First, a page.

21 September 2011

Sunshine State or Resilient Region?

Those of us who are active in Transition Towns have been disappointed by the government's inability to respond to the impeding food crisis that will result from the exhaustion of oil supplies. So I was surprised, I'm not sure whether or not it was a pleasant one, to find that the Department for Business, Innovation and Skills employed some consultants in 2008 to develop a range of scenarios in response to the need to radically reduce our national use of energy.

The scenarios are based on a series of 2 x 2 matrices arising from two ‘axes of uncertainty’. The x-axis ‘describes the significant uncertainties in the global political and economic context in 2050’, while the y-axis ‘looks at the type of innovation which attracts investment’. On the x-axis are represented possible assumptions about the extent of co-operation between nations, while the y-axis marks out the continuum between investment in optimising existing systems or developing wholly innovative solutions.

This process results in four possible scenarios: Green Growth, Carbon Creativity, Resourceful Regions and Sunshine State. Two of the scenarios have commonalities with a bioregional future, although both are based on this relocalisation as a response to a failure of global solidarity which is by no means the basic assumption of a more regionally based economic future. In the first, the Resourceful Regions, ‘The key distinguishing feature is that English sub-regions have a high degree of autonomy, matching Scotland and Wales’:

‘The countryside is used more intensively than in the past, for food production, mining
and other activities. Within built up areas, retrofitting rather than new build is the
preferred approach. Any new buildings are increasingly built in a local vernacular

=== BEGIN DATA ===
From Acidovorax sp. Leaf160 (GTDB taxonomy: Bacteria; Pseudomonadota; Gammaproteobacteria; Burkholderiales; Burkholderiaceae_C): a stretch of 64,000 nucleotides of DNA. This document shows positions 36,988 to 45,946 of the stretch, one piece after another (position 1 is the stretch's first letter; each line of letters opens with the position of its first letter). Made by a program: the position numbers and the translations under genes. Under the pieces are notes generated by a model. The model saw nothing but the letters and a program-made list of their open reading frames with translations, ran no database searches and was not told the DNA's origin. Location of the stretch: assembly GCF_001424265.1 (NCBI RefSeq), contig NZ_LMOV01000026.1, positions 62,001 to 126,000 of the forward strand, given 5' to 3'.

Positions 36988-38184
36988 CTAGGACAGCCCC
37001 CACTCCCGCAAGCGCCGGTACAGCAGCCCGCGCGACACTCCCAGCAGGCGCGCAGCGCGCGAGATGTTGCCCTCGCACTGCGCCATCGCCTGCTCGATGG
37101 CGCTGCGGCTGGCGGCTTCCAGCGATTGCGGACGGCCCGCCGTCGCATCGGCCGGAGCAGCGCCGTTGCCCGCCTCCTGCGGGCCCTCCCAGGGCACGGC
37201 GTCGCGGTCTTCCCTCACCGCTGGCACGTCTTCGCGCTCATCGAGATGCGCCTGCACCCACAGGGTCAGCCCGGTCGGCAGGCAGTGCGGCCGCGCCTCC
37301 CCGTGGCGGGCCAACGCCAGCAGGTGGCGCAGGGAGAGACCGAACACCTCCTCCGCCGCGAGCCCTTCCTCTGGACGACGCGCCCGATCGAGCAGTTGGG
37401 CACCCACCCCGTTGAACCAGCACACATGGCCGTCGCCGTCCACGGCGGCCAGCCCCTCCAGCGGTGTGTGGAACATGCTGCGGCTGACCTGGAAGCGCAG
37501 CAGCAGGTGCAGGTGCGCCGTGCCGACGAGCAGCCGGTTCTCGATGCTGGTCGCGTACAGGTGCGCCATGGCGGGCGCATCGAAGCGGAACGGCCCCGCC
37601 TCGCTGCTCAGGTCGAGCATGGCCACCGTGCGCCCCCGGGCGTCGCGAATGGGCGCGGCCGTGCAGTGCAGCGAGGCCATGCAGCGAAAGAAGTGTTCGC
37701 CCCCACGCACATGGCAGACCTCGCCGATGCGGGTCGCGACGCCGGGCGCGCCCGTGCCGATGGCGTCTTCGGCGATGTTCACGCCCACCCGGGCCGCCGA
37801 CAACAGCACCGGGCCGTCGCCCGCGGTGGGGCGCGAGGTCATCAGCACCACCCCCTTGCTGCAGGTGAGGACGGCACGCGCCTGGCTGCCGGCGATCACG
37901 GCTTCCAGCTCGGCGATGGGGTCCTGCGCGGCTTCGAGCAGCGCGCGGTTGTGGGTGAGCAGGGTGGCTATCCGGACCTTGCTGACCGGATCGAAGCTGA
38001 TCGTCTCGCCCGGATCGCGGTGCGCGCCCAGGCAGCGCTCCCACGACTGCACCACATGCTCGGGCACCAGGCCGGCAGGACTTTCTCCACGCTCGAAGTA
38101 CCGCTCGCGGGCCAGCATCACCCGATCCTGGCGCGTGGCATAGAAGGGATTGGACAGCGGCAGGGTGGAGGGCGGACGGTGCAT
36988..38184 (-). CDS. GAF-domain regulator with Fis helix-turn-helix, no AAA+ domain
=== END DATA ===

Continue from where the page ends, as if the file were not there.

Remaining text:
style, and there is considerable emphasis on urban green space to tackle overheating. People in this Britain like to think they are self-reliant, and are proud of being British, even though the country is closer to breaking up than any other time in the previous century. Their living conditions vary widely as regions have their own economic structures and differing levels of economic success. But acceptance of the situation is underpinned by strong regional identities and the effectiveness of most regional government’s moves to support vulnerable groups and public services such as public transport.’ (Foresight, 2008: 14)

In the Sunshine State scenario, ‘Government has fostered an emphasis on localism to respond to energy problems’ and there are other aspects of the imagined future that could find resonance with a bioregional approach: ‘There are more local shopping streets and other community resources, partly because of planning decisions intended to promote local autonomy and partly because of municipal enterprise.’

I cite these examples not to support their vision of the future, which I think is limited by the nature of the underpinning assumptions, as well as the method used, but to indicate that government is considering the future design of economic systems that must result from rapid reductions in energy use. Policy focus has been most strongly on the Green Growth scenario, with profit-driven companies providing technological solutions, and to a lesser extent the more co-operative Carbon Creativity approach, but these are political choices. In a democracy, visioning the future is a job for all and these scenarios make clear that a bioregional future of the sort I am proposing frequently on this blog is a realistic possibility already under consideration by policy-makers.

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